1. Juron Criner, Arizona (1,233 yards): Even with an outstanding supporting cast -- including Texas transfer Dan Buckner -- Criner will be the go-to guy and almost assuredly a 1,000-yard receiver again in 2011.

[+] EnlargeJuron Criner
Kelvin Kuo/US PresswireJuron Criner already topped 1,000 yards last season and will likely do so again as the top receiver in Arizona.
2. Marquess Wilson, Washington State (1,006): Wilson's situation is not unlike Criner's with a good quarterback plus good supporting crew of receivers likely meaning a big season.

3. Jermaine Kearse, Washington (1,005): Much like Criner and Wilson, Kearse has a good supporting cast. Unlike Criner and Wilson, Kearse won't have a proven quarterback throwing his way. Plus, with running back Chris Polk returning, the Huskies likely will be run-first.

Five other teams welcome back their leading receiver. A couple of these could reach the 1,000-yard benchmark under the right circumstances.

Robert Woods, USC (786 yards): If Woods stays healthy, the chances of him not eclipsing 1,000 yards receiving are close to zero.

Marvin Jones, California (765): Jones will have to share the ball with rising star Keenan Allen. And who the heck is going to throw to him? (And if Zach Maynard wins the quarterback job, he's Allen's half-brother).

Markus Wheaton, Oregon State (675): If James Rodgers returns, Wheaton is the Beavers No. 2 receiver. If Rodgers doesn't return -- at least not early in the season -- Wheaton could become a breakout player in the conference.

DeVonte Christopher, Utah (660): Jereme Brooks caught more passes but Christopher was the big-play guy, with six touchdowns and a 16.9 yards average per reception. If Jordan Wynn comes back healthy, Christopher will be his top target. Of course, new offensive coordinator Norm Chow is a run-first guy.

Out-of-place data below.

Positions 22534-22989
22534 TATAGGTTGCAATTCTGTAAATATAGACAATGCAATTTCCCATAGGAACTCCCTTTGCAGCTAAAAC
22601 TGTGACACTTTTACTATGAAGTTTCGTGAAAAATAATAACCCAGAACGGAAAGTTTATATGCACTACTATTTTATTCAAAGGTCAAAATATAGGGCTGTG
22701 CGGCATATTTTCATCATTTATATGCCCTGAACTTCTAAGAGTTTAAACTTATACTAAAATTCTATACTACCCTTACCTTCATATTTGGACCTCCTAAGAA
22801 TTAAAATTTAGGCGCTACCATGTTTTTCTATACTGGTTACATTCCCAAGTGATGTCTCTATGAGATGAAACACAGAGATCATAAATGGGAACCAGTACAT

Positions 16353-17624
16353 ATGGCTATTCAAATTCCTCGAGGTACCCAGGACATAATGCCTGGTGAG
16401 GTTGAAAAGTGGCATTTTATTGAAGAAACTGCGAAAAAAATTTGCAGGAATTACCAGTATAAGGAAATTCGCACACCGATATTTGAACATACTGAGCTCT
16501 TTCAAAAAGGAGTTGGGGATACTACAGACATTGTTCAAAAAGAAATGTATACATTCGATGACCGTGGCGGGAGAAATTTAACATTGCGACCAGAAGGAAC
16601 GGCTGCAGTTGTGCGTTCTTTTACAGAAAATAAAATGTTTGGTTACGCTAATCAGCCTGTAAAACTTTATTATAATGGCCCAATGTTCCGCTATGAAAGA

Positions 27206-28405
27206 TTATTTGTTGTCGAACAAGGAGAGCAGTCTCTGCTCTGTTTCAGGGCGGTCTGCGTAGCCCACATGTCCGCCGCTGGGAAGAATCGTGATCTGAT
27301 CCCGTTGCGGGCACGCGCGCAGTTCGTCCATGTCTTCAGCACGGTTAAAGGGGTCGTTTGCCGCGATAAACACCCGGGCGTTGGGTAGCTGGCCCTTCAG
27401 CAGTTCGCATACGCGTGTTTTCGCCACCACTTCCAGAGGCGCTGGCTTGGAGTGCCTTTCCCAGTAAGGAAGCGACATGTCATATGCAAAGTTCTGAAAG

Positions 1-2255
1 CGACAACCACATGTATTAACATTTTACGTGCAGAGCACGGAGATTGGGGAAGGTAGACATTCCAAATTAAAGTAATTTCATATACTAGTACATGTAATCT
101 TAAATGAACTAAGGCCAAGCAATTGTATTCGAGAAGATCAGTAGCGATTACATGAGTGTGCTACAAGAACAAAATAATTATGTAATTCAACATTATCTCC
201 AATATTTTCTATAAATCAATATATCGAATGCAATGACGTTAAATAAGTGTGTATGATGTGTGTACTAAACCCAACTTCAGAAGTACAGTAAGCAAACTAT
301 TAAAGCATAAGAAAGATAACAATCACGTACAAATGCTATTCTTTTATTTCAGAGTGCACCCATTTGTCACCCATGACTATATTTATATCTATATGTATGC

Taylor Embree, UCLA (409): It's unlikely the Bruins passing game will improve so much it produces a 1,000-yard receiver. And if it did, that likely would be Nelson Rosario.

And here are four candidates from the remaining conference teams.

Gerell Robinson, Arizona State (387 yards): The Sun Devils spread the ball around. Eight players caught at least 21 passes last year; six of them were between 21 and 29 receptions. Robinson or Mike Willie are the top candidates to reach 1,000 yards.

Paul Richardson, Colorado (514): Richardson is poised for a breakout season as a true sophomore. While quarterback Tyler Hansen has never put up big numbers, he's a senior running a pro-style offense as opposed to the spread of previous years.

Josh Huff, Oregon (303): The Ducks lost their top two receivers, including 1,000-yard receiver Jeff Maehl. Lavasier Tuinei was the third-leading receiver in terms of receptions in 2010, but he's more of a tall, possession-type guy (see a scant 11 yards per reception). Hard to say who will lead the Ducks receivers in 2011. Tight end David Paulson is even a possibility.

Chris Owusu, Stanford: If Owusu stays healthy, he's one of the conference's best threats downfield and therefore a candidate to reach the 1,000-yard mark. His quarterback is pretty good, too. The question is will Stanford still be as potent running the football. If so, the Cardinal will prioritize balance, which means run to set up the pass.